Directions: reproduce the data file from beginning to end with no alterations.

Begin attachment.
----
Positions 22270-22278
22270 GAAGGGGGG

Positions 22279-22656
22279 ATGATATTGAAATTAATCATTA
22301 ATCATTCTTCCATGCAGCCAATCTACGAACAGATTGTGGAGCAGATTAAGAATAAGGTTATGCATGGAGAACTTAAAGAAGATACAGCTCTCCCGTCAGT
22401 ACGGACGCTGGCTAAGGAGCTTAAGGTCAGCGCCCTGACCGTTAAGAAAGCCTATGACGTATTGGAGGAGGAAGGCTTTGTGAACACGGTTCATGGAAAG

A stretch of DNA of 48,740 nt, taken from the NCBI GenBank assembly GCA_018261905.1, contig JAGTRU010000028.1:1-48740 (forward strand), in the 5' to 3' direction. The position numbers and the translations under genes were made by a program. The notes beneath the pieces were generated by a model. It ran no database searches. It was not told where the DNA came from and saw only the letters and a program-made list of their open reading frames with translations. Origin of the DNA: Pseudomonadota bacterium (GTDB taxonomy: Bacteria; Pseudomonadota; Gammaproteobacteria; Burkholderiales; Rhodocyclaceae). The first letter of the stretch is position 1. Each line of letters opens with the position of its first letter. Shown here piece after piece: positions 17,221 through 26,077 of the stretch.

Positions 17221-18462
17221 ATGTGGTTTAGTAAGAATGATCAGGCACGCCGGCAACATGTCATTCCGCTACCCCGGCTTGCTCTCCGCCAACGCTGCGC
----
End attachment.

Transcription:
Positions 22270-22278
22270 GAAGGGGGG

Positions 22279-22656
22279 ATGATATTGAAATTAATCATTA
22301 ATCATTCTTCCATGCAGCCAATCTACGAACAGATTGTGGAGCAGATTAAGAATAAGGTTATGCATGGAGAACTTAAAGAAGATACAGCTCTCCCGTCAGT
22401 ACGGACGCTGGCTAAGGAGCTTAAGGTCAGCGCCCTGACCGTTAAGAAAGCCTATGACGTATTGGAGGAGGAAGGCTTTGTGAACACGGTTCATGGAAAG

A stretch of DNA of 48,740 nt, taken from the NCBI GenBank assembly GCA_018261905.1, contig JAGTRU010000028.1:1-48740 (forward strand), in the 5' to 3' direction. The position numbers and the translations under genes were made by a program. The notes beneath the pieces were generated by a model. It ran no database searches. It was not told where the DNA came from and saw only the letters and a program-made list of their open reading frames with translations. Origin of the DNA: Pseudomonadota bacterium (GTDB taxonomy: Bacteria; Pseudomonadota; Gammaproteobacteria; Burkholderiales; Rhodocyclaceae). The first letter of the stretch is position 1. Each line of letters opens with the position of its first letter. Shown here piece after piece: positions 17,221 through 26,077 of the stretch.

Positions 17221-18462
17221 ATGTGGTTTAGTAAGAATGATCAGGCACGCCGGCAACATGTCATTCCGCTACCCCGGCTTGCTCTCCGCCAACGCTGCGC